Reviews of movies from my giant DVD tower, and more.
Released on November 14, 1941
Directed by Alfred Hitchcock
Written by Samson Raphaelson, Joan Harrison, and Alma Reville
Cast: Cary Grant, Joan Fontaine, Nigel Bruce, Cedric Hardwicke, Dame May Whitty, Isabel Jeans, Heather Angel, Auriol Lee, Reginald Sheffield, Leo G. Carroll, Lumsden Hare, and Alfred Hitchcock as ‘Man Mailing Letter’
I’ve seen Suspicion a handful of times since I became of fan of Hitchcock films in the mid-1980s, but I’ve always categorized it as one of his median efforts: it was no Rear Window, but it was far more entertaining than Jamaica Inn. But when I saw a revival screening at my local cinema not that long ago, I found a new appreciation for it. Now, I consider it a worthy suspense thriller, with solid contributions from director Hitchcock, a trio of screenwriters, and lead actors Cary Grant and Joan Fontaine. But sadly, it also contains one of the most ill-advised endings I’ve ever seen in a Hitchcock film…or a film, period.
Grant plays Johnnie Aysgarth, a happy-go-lucky playboy who meets Joan Fontaine’s bookish Lina McLaidlaw in the first-class compartment of a Sussex-bound train, and takes a liking to her. She doesn’t seem interested, but when they meet again by chance at a riding club, the ice begins to melt, and soon they’re married and off on a whirlwind round-the-world honeymoon, returning to live in a large country estate. It’s at this point that Lina finds out Johnnie is jobless and broke, and she soon discovers he’s also a gambler, a liar, a thief…and is quite possibly plotting to kill her.
Early on, Hitchcock kept the tone of the film carefree and rather refined, but it didn’t take long for the mood to turn dark and serious, as Johnnie’s intentions came into question, and Lina began wondering what she’d gotten herself into. I loved how so many of Johnnie’s indiscretions were eventually ironed out, only to have a small but impactful revelation take Lina by surprise, sending her on a downward spiral once again. I also liked the grisly conversation over dinner at the mystery writer’s house, which was my favorite scene of the movie, and of course the staircase shot with the glowing glass of milk, which was probably the most noir-infused moment ever seen in a Hitchcock film.
This was the first of four collaborations between Grant and Hitchcock, and both did a superb job of making Grant’s roguish character likeable, as well as forgivable, even though there were hints of something menacing always bubbling just below the surface. And let’s not forget the fine work of Fontaine, who took home an Academy Award for her performance; it was the only Oscar of her career, and she was the only actor or actress to win the award for a Hitchcock film. She was convincing in all aspects of her character’s arc, and her transformation from a lonely spinster to the stunning debutante at a society ball (with exposed ‘ucipital mapilary’ for all to see) was nothing short of jaw-dropping.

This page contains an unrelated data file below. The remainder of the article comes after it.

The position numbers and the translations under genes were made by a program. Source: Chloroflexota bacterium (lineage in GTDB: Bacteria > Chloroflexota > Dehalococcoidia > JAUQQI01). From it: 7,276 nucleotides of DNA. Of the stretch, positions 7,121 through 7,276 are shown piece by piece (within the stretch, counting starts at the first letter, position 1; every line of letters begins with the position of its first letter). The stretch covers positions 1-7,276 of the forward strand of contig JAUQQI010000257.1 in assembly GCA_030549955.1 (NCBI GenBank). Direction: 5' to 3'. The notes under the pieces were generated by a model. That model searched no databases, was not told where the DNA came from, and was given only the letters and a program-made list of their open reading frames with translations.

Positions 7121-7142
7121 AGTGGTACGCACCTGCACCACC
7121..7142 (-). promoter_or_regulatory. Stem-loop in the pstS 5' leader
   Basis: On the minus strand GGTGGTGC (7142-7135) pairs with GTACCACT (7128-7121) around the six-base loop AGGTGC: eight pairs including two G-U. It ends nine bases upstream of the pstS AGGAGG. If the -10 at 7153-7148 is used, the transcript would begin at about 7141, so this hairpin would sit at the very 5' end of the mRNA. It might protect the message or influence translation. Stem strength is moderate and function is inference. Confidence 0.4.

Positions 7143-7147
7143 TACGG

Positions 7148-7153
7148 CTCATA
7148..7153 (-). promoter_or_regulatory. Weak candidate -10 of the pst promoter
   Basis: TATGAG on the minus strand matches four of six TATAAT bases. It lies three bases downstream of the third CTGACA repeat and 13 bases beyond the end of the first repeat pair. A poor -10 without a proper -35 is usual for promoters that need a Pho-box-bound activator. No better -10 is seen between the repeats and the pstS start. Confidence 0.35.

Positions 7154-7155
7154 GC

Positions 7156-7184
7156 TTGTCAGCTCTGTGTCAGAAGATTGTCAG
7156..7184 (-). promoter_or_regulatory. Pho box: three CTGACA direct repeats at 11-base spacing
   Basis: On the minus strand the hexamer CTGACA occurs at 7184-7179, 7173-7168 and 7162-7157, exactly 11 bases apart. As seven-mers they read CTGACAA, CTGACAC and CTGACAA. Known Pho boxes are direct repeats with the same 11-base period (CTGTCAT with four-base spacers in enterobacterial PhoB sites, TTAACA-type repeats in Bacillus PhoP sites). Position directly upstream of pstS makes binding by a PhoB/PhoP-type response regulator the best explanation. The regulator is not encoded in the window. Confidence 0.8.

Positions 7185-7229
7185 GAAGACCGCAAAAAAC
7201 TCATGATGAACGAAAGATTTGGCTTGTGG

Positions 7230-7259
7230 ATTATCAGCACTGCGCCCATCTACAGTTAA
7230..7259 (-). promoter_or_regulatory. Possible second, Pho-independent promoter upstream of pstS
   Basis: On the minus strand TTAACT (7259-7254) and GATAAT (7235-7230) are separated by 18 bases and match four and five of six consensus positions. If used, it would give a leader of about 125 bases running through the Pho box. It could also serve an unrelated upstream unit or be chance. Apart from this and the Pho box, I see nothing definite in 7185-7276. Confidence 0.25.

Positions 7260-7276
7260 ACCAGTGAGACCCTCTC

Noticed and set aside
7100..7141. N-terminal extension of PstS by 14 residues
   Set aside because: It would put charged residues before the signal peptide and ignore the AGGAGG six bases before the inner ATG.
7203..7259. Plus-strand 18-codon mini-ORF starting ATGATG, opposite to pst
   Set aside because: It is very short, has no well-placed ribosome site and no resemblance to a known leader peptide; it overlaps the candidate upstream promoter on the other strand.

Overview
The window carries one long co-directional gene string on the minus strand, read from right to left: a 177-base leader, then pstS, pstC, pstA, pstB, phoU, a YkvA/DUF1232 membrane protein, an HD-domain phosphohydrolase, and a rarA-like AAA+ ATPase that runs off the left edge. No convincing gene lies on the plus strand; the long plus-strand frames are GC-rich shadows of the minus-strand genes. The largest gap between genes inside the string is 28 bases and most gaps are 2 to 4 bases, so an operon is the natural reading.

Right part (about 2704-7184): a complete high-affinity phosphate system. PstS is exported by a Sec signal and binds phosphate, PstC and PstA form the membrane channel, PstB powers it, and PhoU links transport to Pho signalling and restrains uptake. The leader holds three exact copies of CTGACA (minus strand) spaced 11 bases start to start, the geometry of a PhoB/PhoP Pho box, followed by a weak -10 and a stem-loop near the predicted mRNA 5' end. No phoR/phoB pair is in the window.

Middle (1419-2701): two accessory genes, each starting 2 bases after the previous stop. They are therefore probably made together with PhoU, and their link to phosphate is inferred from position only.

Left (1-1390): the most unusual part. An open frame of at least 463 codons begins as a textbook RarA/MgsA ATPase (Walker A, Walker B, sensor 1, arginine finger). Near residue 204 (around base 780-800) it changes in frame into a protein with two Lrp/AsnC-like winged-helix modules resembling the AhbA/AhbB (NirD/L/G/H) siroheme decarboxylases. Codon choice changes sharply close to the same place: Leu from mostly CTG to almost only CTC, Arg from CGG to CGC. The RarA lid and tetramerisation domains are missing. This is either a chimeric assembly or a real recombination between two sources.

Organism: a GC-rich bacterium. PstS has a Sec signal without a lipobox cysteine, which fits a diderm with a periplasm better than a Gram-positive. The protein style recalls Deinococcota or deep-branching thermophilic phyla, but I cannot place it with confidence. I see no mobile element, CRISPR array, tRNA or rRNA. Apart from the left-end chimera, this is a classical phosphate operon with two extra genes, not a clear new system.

Which brings us to the film’s ending. Originally, Hitchcock wanted to use the one found in the novel, which had Johnnie bringing Lina another glass of milk…only this one was now poisoned. Before she drinks it, she hands Johnnie a letter to mail to her mother, which incriminates him as a murderer. The film then ends with Johnnie whistling cheerfully as he strolls to the mailbox and deposits the letter. Cool, right? Well, the studio heads (and apparently a test audience) didn’t think so; not wanting to see Grant as a cold-hearted killer, the ending was changed to the ridiculous mess we see today, one which pretty much negated everything that had transpired before it. Ugh!
If you’ve seen Suspicion once or twice already, and still consider it just marginal Hitchcock, I’d say try it again and pay closer attention to the many ways Hitchcock’s skills as a filmmaker shine through: his camera movements and framing, his use of glances and facial expressions to help tell a story, the number of times—and various ways—throughout the film you hear the Strauss waltz Johnnie and Lina first danced to, and of course, the dark and shadowy sequence where Cary delivers that ominous glass of milk. These reasons alone may be enough to change your opinion of the film, as they did for me; just try your best to ignore those final five minutes. (7/10)